July 17, 2016 (JUBA) - The United States said it is not taking any offensive military actions aimed at destabilizing South Sudan, but is only sending a small contingent to assist its embassy in the country.
- Ex-US president Barack Obama meets with South Sudan president Salva Kiir in New York on 21 September 2011 (Photo: AP/Pablo Martinez Monsivais)
The move comes barely two weeks after a spate of violence, involving South Sudan’s rival forces in the capital, Juba left hundreds dead before a ceasefire, which has since held, was declared.
“The United States wants to reassure the people and the government of South Sudan that it has no plans to target any government or military leaders or import special military equipment with the goal of destabilizing the nation,” the deputy spokesperson of the US State Department, Mark Toner said in a statement.
"Any suggestion that the United States has done so or will do so is false, baseless, and not in the interest of peace in South Sudan," he added.
Last week, the US President Barack Obama on Friday announced that Washington would deploy up to 200 troops equipped with combat equipment to South Sudan to protect US citizens and the embassy in Juba, with troops to be stationed in Uganda.
The outbreak of fighting has already forced the United Nations to evacuate its non-essential staff from the young nation. The US, Germany, Uganda and Sudan also evacuated its citizens from Juba.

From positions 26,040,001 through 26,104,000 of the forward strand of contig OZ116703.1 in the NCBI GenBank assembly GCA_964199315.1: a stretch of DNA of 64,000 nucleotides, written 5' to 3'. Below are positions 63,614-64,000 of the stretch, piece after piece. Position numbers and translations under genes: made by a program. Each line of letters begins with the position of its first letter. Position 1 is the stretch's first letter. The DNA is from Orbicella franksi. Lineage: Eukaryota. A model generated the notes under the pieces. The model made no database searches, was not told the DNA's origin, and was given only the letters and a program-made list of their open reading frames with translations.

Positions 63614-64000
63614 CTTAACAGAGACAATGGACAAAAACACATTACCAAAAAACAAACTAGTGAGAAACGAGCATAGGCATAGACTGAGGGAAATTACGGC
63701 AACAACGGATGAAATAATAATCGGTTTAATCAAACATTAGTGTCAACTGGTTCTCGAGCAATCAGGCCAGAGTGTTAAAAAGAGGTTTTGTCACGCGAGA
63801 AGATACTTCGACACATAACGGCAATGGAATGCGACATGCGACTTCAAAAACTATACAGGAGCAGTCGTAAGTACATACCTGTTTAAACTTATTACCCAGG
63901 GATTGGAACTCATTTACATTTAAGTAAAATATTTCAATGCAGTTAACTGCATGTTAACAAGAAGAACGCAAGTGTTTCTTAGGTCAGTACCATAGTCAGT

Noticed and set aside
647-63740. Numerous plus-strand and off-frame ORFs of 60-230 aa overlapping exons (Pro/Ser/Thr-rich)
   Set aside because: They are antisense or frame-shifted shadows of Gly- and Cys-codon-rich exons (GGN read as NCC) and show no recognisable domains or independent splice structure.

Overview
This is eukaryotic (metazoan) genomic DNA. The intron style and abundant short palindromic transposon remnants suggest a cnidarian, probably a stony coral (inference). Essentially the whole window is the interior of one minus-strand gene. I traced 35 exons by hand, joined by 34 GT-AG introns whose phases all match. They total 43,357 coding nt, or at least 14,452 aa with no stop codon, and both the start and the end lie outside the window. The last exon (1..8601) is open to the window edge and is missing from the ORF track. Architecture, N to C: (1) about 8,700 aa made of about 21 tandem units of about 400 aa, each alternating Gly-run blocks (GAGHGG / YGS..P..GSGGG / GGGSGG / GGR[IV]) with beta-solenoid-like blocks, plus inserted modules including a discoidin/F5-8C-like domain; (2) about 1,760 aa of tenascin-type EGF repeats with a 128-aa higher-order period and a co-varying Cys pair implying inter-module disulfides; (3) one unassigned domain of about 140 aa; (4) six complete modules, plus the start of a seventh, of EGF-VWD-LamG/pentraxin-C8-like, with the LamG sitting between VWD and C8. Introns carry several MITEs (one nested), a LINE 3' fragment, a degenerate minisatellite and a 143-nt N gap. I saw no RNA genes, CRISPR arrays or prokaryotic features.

Toner said to help keep its embassy open and help non-emergency workers to depart, the US sent military personnel to Juba on 12 July.
"Citizens of Juba can expect to see a rotation in military personnel during the week of July 18," he further stressed.
"This rotation of troops is to replace not reinforce the number of military personnel. All of the additional troops will return home when the need for additional security no longer exists,” added the official.
Meanwhile, the US government welcomed the 11 July ceasefire in put in place by the SPLA/M-In Government and the SPLM-In Opposition, urging both sides to remain committed to the ceasefire, protect and ensure the welfare of civilians in Juba and other parts of the nation.
South Sudan’s largest single donor of humanitarian assistance, Washington has reportedly donated nearly $1.6 billion to the young nation since the start of conflict in the country in mid-December 2013.